News & Media

More fences likely to protect wildlife from roadways

by John Thistleton (Canberra Times)
July 16, 2012

Photo credit: Jay Cronan. Manager of Major Captial Works ACT Ben McHugh inspects the new wildlife fence and underpass along the Kings Highway.
It’s not hard to imagine a time in the future when major highways are fenced to protect wildlife.

Inspecting a guide fence and wildlife underpass near Canberra, ACT Roads manager of major capital works Ben McHugh says steps to protect animals and motorists from colliding have risen noticeably compared to a decade ago.

”It is something road designers are becoming more aware of in terms of the environmental impacts on wildlife and, in the ACT, we are obviously very aware that there are high numbers of kangaroos,” he said.

A new section of the Kings Highway, east of Queanbeyan through South Kowen Pine Forest, has two underpasses – one for wildlife, the other as a fire trail.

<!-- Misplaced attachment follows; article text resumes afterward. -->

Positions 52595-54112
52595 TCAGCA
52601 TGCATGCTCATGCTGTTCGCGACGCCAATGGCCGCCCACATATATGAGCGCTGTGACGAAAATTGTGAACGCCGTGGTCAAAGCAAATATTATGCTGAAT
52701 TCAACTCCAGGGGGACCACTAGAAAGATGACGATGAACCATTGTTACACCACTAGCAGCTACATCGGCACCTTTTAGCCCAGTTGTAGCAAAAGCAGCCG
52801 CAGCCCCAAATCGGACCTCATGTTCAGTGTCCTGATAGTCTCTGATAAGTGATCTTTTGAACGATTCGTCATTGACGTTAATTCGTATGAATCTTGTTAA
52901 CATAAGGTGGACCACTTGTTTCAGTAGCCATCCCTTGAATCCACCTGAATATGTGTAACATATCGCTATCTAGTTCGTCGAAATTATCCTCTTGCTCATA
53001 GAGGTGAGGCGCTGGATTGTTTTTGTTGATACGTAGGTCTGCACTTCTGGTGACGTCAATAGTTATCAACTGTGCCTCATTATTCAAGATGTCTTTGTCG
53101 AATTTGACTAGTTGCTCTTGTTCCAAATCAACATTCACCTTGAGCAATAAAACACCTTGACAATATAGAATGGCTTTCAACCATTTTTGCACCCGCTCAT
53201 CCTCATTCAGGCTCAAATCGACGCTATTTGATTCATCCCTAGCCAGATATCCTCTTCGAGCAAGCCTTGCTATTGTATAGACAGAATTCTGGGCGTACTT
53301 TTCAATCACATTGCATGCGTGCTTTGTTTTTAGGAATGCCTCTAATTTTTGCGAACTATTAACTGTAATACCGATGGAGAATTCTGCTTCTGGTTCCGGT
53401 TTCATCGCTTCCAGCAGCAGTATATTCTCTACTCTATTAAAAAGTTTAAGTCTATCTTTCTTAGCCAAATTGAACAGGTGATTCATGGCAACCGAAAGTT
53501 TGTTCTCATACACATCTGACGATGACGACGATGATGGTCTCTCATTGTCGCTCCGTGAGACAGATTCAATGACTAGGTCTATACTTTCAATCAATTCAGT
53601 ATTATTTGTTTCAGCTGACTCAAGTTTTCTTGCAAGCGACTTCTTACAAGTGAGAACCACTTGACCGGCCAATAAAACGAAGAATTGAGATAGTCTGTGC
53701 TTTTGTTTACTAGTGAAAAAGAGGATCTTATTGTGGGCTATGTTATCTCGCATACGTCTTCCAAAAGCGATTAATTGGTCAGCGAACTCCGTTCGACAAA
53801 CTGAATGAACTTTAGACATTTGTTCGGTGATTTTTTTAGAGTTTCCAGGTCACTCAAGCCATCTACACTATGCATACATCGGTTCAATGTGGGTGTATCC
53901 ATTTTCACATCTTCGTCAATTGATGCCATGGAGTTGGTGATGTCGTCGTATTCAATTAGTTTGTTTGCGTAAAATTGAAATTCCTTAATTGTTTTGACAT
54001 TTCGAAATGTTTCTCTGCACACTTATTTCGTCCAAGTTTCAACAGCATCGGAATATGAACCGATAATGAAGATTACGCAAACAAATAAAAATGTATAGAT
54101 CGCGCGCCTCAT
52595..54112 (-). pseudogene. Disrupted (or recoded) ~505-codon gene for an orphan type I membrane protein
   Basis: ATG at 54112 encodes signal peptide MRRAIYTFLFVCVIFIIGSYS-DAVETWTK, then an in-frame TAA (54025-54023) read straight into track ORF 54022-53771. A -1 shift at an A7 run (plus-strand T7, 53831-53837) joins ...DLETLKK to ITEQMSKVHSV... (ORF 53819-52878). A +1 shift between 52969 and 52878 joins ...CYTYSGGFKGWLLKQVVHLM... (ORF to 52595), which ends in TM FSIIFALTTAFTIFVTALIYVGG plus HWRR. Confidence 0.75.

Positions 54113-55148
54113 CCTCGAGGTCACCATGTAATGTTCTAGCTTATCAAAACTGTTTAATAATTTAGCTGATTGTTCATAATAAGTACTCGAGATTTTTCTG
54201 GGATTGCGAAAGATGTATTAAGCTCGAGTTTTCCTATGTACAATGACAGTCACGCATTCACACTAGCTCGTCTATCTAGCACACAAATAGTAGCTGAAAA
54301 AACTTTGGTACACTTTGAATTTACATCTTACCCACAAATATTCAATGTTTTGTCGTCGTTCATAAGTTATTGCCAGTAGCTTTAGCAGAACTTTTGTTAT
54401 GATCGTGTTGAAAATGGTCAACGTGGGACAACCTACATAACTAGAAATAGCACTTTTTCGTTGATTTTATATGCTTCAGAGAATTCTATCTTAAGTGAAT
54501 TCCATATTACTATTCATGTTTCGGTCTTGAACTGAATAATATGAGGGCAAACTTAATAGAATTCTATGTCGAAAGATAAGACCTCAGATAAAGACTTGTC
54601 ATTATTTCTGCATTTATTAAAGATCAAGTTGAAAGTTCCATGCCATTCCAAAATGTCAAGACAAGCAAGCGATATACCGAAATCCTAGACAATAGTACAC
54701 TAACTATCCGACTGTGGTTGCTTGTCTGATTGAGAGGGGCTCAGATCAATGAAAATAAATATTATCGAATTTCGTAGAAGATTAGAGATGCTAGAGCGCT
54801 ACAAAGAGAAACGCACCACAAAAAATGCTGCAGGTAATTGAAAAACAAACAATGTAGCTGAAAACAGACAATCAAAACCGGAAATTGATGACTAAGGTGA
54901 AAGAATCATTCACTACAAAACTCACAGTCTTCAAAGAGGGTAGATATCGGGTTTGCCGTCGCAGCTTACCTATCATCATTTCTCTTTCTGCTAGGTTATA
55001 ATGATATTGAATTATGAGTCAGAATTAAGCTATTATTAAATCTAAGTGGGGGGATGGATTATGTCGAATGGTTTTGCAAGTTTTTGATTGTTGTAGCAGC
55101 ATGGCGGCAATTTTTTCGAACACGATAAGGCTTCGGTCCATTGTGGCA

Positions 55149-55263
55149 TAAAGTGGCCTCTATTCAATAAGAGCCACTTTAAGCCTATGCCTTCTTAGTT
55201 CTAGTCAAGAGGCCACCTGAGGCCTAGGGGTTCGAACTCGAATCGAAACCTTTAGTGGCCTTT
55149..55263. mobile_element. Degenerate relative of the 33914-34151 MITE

About 600 metres of fencing, 1.8-metres high, guides animals to the underpasses.

Worth about $10,000 to $15,000, the fencing’s top section is not braced, so it can absorb the impact of kangaroos trying to jump over it.

Mr McHugh said ACT Roads installed a wildlife fence along the first stage of the Gungahlin Drive Extension near Lyneham Ridge where high numbers of kangaroos lived.

He said the new Majura Parkway would have sections of fauna fences and underpasses.

”Generally if the volumes of wildlife in the area are such, you will find specifically designed underpasses to allow fauna to cross through the road corridor without hopping across the roads,” he said.

”Before we opened the [new section of] Kings Highway we did a road safety audit. The audit was conducted about 7.30-8 in the morning and very large numbers of kangaroos were identified along the route.”

He said extra fencing covered locations where the risk was deemed higher and wasn’t necessarily picked up previously.

”So I think you will find the industry is more aware of the impact on wildlife these days, and you will see more of these fences and protective measures being implemented,” he said.

Kangaroos, wombats, dogs and cats are the most frequently hit animals on the road, according to NRMA Insurance.

The Canberra Times on Friday identified Belconnen, Hume and Woden as being the three worst wildlife collision areas in the territory.